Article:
The policy community often has implicit if not explicit theories about how the world works. Advocates and policy entrepreneurs put forward causal connections all the time that may or may not be substantiated by evidence such as “poverty causes terrorism” or “droughts lead to conflict.” Part of what we can do is test whether those asserted relationships are empirically supported.  We can evaluate not only whether various factors go together but how they are related all along the causal chain.

For their part, policymakers often want some assurances that a given policy directed towards a specific problem will have its desired effect with a very high probability. That’s a tall order, given that we are often dealing with tremendous uncertainty. It is also often difficult to know how good a fit the current policy problem is with the historical analogies and past patterns with which we are familiar.

That said, the careful effort to identify a range of plausible explanations and to evaluate the evidence for and against them can surface and challenge policymakers’ assumptions, if they care to listen. Putting yourself in the best position to have them hear you is about all you can do, short of crossing over.

Strategies for bridging the gap

Are there any principles or strategies for how to think about doing policy relevant work?

Write well.  Work on your craft. Be a good storyteller and be pithy. The traditional knock on academics is that our written work is inaccessible to non-specialists and too damn long. Don’t be that cliché. Solid, charismatic presentation skills are a must as well.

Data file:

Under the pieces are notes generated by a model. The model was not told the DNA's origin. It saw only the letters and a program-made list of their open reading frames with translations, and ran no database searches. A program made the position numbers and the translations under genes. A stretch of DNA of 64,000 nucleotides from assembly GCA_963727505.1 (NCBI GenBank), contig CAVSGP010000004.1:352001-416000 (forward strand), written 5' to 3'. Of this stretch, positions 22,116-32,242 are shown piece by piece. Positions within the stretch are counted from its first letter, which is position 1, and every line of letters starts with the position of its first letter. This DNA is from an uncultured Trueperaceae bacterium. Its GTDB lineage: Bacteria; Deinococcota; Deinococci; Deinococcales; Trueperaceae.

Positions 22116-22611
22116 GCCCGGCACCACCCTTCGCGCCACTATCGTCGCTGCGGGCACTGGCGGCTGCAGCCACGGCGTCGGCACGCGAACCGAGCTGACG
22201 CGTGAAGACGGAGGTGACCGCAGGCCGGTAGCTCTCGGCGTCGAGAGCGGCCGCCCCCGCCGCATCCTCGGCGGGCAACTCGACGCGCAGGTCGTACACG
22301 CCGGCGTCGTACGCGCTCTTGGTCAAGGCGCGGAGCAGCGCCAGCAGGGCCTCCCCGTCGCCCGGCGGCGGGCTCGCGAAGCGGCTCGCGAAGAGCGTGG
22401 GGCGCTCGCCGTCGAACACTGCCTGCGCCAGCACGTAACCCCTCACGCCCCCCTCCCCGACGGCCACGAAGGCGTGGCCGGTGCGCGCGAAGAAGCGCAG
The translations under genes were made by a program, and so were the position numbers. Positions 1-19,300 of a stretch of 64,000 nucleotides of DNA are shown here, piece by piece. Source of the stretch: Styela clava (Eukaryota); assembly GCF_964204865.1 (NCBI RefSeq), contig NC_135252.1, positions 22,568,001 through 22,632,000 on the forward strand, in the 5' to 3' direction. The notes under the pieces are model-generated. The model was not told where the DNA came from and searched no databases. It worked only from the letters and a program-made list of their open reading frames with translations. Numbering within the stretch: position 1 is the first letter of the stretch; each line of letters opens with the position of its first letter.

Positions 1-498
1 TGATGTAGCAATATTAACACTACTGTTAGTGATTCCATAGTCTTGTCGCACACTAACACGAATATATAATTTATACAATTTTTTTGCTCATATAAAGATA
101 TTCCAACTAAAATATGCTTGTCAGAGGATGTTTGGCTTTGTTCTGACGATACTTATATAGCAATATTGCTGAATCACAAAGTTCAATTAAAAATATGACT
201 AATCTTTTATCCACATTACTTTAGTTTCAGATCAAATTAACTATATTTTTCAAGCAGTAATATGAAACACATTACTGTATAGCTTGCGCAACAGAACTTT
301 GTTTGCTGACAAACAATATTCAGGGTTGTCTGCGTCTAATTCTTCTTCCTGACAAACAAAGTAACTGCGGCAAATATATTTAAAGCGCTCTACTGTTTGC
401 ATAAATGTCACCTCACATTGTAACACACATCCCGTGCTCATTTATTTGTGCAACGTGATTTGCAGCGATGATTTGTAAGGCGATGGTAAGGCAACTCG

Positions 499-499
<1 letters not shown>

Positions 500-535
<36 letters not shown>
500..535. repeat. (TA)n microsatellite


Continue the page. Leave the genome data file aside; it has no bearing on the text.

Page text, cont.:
Know a lot about something important. Choosing a topic based on what’s in the news today might not be the best idea. That said, enduring problems or trouble areas like climate change and China will likely be good issues five years from now.

There is some utility in anticipating where you think global attention will be directed in the coming years. That said, the most important test, particularly when it comes to dissertation topics, is whether the issue is important enough to sustain you for a decade or more (the time it takes to finish the dissertation and get the book out based on it).

Learn who the players are. Who writes about the issue you care about? Follow them on Twitter. True policy insiders know all the ins and outs of current initiatives and who is up and who is down. Trying to compete at that game can be a full-time job, and this is not our comparative advantage. You want to know things and not just know people. Still, you should have some familiarity with what is going on right now and who the important people are.

Learn a language or a skill. When country X falls apart, area studies experts still are important. I don’t think it’s easy to be purely an area studies person these days, as you still need to have some conceptual and methodological tools to make sense of a place, but it’s a start. Knowing the language and going there will give you some street cred. Other skills, of course, like econometrics, GIS, or experimental methods will make you more portable and useful to the academy and policy alike.